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Raphael’s Letter to Pope Leo X and Architectural Drawing

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Raphael’s letter to Pope Leo X and Architectural drawing. B086493

Raphael an Italian painter and architect of the renaissance period wrote a letter to Pope Leo X expressing his anger at the state of the ‘great, noble city, once queen of the world’, Rome, as being ‘cruelly butchered’.[1] In the letter Raphael makes clear his dissatisfaction towards a number of things that relate to the state the ancient antiquities lay in. He pleads with Pope Leo X to take the issue of protecting these ruins seriously as they were the glory of their “founders” and lashed out on past pontiffs for failing to defend these ancient relics but rather invested their time in destroying them. Raphael touches on a lot of issues in his letter to Pope Leo X. [2]  I will look to summarise what he says regarding architectural drawing and suggest possible reasons as to why the suggestions in this letter could have excited him.

When Raphael wrote this part of the letter, ca. 1519,[3] architectural drawings were not a new thing and architects had already been making various styles of drawings. Various styles and techniques of architectural drawings including orthogonal drawings were being made but none met the criteria Raphael had suggested in his letter to Pope Leo X.[4] Raphael suggested the way an architect made drawings could be divided into 3 parts. The first part the plan, he described this as the “flat drawing”. The second part the “interior wall, with its ornaments”. The third part the “exterior wall, also with its ornament”. [5]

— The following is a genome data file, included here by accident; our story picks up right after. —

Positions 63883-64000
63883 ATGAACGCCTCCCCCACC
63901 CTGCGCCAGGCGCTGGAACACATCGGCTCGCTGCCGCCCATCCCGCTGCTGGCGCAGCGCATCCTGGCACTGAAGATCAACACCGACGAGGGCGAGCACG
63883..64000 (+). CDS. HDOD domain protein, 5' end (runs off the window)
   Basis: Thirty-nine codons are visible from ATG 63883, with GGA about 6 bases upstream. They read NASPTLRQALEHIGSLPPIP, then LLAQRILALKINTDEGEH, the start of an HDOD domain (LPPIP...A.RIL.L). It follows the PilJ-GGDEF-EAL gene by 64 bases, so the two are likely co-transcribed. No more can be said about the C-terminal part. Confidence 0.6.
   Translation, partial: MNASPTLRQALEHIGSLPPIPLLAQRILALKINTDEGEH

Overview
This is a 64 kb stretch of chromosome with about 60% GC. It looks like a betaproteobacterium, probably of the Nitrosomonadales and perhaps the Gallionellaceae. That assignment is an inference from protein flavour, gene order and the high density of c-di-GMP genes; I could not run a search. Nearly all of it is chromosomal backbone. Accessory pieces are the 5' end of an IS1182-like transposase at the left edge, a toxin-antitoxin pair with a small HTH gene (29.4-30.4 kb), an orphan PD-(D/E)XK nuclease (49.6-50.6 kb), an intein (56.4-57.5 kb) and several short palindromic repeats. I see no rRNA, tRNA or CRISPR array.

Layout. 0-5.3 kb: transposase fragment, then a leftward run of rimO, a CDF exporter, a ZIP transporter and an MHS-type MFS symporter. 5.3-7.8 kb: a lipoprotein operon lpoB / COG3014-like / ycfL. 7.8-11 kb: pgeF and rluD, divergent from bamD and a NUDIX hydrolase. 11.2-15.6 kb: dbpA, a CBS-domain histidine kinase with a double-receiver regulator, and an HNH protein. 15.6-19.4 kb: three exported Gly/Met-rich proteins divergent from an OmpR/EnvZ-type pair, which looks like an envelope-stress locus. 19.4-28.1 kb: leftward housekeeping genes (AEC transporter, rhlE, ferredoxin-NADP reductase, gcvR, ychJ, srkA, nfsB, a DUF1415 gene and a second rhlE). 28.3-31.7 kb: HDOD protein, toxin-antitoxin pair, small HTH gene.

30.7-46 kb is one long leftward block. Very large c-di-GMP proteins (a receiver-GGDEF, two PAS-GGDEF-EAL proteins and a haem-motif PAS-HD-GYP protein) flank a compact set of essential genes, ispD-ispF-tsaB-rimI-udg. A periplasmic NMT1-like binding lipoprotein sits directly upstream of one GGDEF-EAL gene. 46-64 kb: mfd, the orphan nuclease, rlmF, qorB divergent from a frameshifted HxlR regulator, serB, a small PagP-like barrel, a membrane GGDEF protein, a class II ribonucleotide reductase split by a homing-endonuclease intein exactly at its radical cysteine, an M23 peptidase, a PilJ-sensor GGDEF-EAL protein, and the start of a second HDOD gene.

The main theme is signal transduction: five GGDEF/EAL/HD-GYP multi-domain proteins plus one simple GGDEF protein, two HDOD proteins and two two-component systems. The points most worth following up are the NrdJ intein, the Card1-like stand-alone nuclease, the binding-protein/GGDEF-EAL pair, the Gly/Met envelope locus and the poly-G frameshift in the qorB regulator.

Raphael goes on to further explain the way in which each of these drawings should be made and points out the need for accurate measurements, making the point about drawings of  perfectly parallel lines not lines that “appear to be parallel”[6]. He makes clear his aim for perfection when it comes to drawing and documenting of buildings and ancient ruins. Raphael further elaborates on the need for accuracy of measurements saying , “thus it is always necessary to have in hand the correct measures of palmi, feet, diti and grani right down to the most minute divisions”.[7]  Raphael suggested this precise method of recording buildings and an understanding of the “orders” could be used to accurately record the ruins of ancient Rome.[8] He stresses that with these three types of drawings, it is possible to consider in “minute detail all the parts of any building, inside and out.”[9] Raphael points out that these three styles are evident in all of his drawings.

 Raphael then explains necessary procedures that need to be taken in order to get the correct dimensions of a wall in the “front part of the plan of the building” or of a detail such as, columns, pilasters, windows and openings. Raphael describes in detail how the plan should be drawn;

Having drawn the plan, and included its walls, with their widths, either round or square or in whatever other form it is, draw a line as wide as the whole building parallel to the front wall, unless it is round, in which case one must take the diameter. From the middle point of this line you shall draw another straight line, which makes to one side and the other two right angles and this shall be the line of the entrance of the building.[10]